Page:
Decision to unlink classes at Steamboat High School could signal larger morale problems

District is looking to hire a mediator to ease tensions between teachers, school administration

The Steamboat Springs High School in Steamboat Springs.
John F. Russell/Steamboat Pilot & Today

Steamboat Springs High School will not offer linked classes this fall, ending a program that received national acclaim as recently as 2019 and has been a fixture of the school’s curriculum for more than 20 years.

Principal Rick Elertson said the decision to unlink classes will allow more students to get their preferred classes, departments to have common planning time and ease the process of creating the school’s master schedule.

But the decision has also received a sharp rebuke from teachers who have taught the courses, alumni who say the link classes have been “life changing,” and current students who registered to take them in February — before the decision was made.

“I recognize that this is not the preferred model for our social studies and English language arts teams — I’ve known that since we started this journey,” Elertson said. “But we have given students way more opportunity to select the classes that they want. We provided important professional learning opportunities for every member of our team.”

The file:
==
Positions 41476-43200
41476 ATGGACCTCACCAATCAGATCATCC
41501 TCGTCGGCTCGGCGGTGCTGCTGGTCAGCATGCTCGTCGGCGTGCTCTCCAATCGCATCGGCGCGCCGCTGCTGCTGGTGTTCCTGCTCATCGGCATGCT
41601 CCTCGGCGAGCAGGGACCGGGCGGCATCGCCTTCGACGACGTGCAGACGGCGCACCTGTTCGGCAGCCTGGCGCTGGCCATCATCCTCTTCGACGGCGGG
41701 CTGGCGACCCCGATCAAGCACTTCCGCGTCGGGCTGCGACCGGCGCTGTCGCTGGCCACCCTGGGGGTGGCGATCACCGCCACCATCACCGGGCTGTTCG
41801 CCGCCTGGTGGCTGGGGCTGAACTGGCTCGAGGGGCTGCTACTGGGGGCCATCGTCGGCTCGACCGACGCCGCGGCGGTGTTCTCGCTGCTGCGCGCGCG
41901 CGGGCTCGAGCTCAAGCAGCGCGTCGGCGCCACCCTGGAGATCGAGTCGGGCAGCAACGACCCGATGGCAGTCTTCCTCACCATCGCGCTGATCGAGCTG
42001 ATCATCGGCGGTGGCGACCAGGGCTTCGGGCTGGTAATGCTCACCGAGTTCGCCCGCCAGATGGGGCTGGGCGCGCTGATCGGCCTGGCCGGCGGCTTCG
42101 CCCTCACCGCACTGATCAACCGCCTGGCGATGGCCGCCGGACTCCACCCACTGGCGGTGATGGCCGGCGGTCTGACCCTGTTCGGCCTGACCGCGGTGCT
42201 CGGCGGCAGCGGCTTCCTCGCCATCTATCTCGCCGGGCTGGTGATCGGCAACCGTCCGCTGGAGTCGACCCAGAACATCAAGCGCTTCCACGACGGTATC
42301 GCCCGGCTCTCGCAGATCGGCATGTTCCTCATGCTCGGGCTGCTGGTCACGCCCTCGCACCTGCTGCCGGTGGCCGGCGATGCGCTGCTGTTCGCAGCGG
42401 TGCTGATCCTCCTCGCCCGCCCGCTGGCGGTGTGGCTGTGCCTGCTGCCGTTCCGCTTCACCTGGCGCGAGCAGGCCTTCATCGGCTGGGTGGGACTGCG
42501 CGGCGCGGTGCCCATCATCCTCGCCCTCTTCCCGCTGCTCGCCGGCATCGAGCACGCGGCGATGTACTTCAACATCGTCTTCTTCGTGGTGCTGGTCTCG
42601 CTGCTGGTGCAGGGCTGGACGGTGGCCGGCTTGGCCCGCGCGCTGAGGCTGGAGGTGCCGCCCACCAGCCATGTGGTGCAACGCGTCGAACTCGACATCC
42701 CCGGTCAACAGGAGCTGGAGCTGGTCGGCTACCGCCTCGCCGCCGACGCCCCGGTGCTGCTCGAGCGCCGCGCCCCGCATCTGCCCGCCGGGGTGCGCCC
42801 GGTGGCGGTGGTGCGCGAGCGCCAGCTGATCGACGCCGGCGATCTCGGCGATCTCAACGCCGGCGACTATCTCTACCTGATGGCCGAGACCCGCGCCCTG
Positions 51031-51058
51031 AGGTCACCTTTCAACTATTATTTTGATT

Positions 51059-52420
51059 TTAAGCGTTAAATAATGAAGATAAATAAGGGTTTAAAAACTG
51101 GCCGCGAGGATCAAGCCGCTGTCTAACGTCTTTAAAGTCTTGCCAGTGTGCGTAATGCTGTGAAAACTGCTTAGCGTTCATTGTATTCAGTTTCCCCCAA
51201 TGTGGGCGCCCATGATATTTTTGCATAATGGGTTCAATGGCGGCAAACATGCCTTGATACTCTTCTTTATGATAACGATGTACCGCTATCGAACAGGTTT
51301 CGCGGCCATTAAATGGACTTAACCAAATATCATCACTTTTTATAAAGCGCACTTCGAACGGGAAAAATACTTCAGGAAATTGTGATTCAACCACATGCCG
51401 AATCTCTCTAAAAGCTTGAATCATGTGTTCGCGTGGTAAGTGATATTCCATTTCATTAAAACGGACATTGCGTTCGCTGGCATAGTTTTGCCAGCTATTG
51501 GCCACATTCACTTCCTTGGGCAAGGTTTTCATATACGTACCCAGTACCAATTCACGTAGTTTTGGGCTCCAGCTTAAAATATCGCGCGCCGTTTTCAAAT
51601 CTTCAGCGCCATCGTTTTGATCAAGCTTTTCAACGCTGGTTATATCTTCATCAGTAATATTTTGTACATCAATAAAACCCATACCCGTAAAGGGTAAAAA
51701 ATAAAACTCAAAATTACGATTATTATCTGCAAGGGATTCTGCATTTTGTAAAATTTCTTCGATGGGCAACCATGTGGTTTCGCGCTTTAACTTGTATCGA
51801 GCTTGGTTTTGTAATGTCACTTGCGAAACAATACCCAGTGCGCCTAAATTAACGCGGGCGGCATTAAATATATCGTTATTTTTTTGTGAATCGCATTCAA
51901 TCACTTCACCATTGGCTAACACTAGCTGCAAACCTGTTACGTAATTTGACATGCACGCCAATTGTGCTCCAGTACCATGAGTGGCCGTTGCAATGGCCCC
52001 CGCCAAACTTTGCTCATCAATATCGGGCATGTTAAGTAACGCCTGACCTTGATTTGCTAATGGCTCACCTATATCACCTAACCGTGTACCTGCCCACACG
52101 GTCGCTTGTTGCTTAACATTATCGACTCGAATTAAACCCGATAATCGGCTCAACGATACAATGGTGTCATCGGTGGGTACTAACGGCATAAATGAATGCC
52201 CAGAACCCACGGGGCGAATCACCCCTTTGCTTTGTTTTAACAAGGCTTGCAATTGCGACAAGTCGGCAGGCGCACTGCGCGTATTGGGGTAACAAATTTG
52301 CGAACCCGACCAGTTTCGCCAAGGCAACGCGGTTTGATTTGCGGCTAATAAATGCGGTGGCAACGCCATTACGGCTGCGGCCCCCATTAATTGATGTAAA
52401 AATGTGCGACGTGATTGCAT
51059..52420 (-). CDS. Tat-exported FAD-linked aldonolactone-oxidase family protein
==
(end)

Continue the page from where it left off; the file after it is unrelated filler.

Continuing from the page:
“At the end of the day, the positives outweigh the keeping of linked classes, and that is why we did it,” Elertson continued.

Linked classes is a program where two different classes are taught in coordination between two teachers.

Current and former students disagreed when speaking about the benefits of the classes during public comment of the Monday, May 2, school board meeting. Delaney Bensler, a 2014 graduate, said about 170 students, staff and alumni have signed a petition in support of linked classes.

Both Elertson and Superintendent Brad Meeks acknowledged the benefits of a co-teaching style, but said they were prioritizing all students.

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High school social studies teacher Deirdre Boyd, who has taught Advanced Placement (AP) U.S. History courses for 17 years, said the real problem is how the decision was made.

“Collaborative, shared decision-making is something that we all get evaluated on, and that is not what happened here,” Boyd said. “All of the humanities teachers were opposed to this. We asked repeatedly for a meeting with (Superintendent Brad Meeks, Elertson and Director of Teaching and Learning Jay Hamric). Our emails got ignored.”

Despite the outcry, the school board did not take steps to make Elertson change the decision during the board’s Monday meeting. Curriculum is generally a topic school boards do not weigh in on.

But teachers say this issue — how the decision to end a beloved program was made — is a symptom of a much larger morale problem among staff at Steamboat Springs High School. They point to mass resignations at the school, adding that some teachers are looking to transfer elsewhere in the district where morale is stronger.

Of 21 resignations or retirements by teachers, paraprofessionals or other educational staff in the district approved by the school board this year, more than half have been among staff at the high school, according to a Pilot & Today review of board documents.